The Port Authority of New York and New Jersey has renewed its push to turn the vacant TWA Flight Center at John F. Kennedy Airport into a hotel, according to a request for proposals posted on the Port Authority’s website last Friday.
Following the breakdown of negotiations with hotelier André Balazs earlier this year, the call for bids will restart the redevelopment process for the building designed by modernist airport master Eero Saarinen and originally opened in 1962.
“The Authority is seeking a creative and innovative hotel development that respects, and enhances, the historic significance of the Flight Center as an international icon of visionary architecture,” the bistate agency’s solicitation document reads. “Considering the Flight Center’s location within the central terminal area of the airport, the Authority seeks a high-quality development that is consistent with its recent investment to rehabilitate and restore portions of the building and with other major redevelopment activities at the airport.”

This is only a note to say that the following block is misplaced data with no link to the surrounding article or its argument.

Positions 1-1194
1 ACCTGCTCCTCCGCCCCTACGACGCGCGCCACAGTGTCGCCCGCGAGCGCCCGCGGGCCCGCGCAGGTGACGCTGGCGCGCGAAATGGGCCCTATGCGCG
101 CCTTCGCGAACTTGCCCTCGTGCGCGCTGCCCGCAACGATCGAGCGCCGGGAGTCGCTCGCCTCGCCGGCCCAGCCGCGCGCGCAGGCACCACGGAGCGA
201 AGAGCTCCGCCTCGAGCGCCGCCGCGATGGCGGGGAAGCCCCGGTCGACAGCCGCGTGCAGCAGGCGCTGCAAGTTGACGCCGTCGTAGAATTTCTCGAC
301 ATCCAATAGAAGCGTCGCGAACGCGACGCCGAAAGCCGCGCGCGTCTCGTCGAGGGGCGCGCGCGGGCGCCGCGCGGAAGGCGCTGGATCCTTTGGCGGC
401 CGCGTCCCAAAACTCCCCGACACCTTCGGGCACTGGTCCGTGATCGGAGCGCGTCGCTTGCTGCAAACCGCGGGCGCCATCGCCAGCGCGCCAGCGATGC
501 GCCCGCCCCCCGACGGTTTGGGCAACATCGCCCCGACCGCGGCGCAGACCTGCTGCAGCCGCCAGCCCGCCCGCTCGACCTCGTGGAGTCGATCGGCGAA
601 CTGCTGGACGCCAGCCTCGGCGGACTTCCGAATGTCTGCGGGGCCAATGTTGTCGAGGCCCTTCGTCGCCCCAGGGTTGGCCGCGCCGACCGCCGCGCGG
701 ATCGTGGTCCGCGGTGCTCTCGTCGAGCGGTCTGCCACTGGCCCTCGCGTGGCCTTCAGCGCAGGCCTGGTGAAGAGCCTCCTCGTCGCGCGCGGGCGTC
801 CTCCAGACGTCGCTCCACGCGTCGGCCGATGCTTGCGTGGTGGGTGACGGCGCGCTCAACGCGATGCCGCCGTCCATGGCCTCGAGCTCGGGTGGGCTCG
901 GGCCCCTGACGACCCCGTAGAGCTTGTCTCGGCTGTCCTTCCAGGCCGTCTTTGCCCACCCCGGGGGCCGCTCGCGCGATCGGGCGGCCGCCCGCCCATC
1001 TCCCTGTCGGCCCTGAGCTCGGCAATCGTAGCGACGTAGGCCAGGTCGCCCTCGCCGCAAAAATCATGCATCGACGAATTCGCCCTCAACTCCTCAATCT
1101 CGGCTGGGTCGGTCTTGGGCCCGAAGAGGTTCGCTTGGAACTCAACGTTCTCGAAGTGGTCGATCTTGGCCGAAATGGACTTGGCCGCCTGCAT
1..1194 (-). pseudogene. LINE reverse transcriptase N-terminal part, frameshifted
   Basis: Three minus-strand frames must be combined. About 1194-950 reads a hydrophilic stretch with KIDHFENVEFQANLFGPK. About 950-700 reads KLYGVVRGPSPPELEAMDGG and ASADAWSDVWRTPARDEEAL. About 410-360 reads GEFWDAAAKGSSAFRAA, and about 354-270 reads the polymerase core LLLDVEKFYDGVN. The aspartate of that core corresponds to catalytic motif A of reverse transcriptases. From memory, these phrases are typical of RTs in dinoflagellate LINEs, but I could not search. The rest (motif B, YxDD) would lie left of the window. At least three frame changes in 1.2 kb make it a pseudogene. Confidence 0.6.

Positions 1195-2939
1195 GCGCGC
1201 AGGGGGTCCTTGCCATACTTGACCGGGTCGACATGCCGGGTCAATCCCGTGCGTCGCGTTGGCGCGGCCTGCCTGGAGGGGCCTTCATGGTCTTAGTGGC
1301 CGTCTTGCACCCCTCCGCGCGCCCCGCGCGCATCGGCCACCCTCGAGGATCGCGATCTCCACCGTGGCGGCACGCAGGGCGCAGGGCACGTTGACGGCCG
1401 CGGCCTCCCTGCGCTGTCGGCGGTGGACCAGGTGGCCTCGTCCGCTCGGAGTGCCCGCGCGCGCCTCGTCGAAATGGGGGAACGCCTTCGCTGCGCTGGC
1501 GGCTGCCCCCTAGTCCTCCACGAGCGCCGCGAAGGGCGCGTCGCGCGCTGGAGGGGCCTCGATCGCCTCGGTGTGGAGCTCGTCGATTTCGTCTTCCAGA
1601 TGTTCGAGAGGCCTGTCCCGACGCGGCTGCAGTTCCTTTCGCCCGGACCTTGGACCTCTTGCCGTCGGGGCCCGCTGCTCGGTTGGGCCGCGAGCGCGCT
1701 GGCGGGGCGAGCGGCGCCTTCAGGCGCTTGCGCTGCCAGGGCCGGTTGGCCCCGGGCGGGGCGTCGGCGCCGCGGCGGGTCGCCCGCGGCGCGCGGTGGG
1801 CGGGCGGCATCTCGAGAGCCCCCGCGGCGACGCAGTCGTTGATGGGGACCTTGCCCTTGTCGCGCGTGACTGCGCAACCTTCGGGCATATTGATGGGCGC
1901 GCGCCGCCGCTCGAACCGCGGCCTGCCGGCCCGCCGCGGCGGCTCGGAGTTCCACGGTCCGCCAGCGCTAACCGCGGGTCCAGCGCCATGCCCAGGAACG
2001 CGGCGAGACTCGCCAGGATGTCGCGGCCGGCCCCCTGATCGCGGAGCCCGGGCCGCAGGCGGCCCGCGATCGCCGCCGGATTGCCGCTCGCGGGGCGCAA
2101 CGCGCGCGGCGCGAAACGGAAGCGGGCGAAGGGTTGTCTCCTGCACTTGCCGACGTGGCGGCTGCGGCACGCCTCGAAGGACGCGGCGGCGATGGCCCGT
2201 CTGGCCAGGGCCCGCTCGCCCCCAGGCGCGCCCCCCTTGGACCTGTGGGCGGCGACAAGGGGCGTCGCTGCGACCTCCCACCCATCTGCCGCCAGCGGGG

Agency officials hope design and construction for a new hotel at the building that’s connected to terminal five by two pedestrian “flight tubes” would be complete within two years of any potential lease agreements, the document says. Potential ground leases from the Port Authority could offer terms as long as 75 years, though any agreements that last past 2050 in the airport—which the Port Authority itself is currently leasing from the city through that year—would require an agreement with the city and “probably” a Uniform Land Use Review Procedure application, according to the solicitation.
But the Port Authority completed a comprehensive $20 million renovation of the property in 2008 after the city Landmarks Preservation Commission designated the building in 1994 and both the National and New York State Registers of Historic Places listed the property in 2005. Hotels located in the area surrounding JFK in Queens achieved 87.5 percent occupancy and $160 average daily rates in 2013, both record figures, according to the document.
The area airport advocates at the nonprofit Global Gateway Alliance welcomed news of the new bidding process.
“Major airports around the country and the world have first class hotels that create jobs, boost the economy and provide passengers with a much-needed amenity — and New York’s major international airport should have one too,” said the organization’s chairman and founder, developer Joe Sitt of Thor Equities, in a prepared statement. “A hotel is a particularly good fit for the TWA Flight Center, which is such an icon of flying’s golden age.”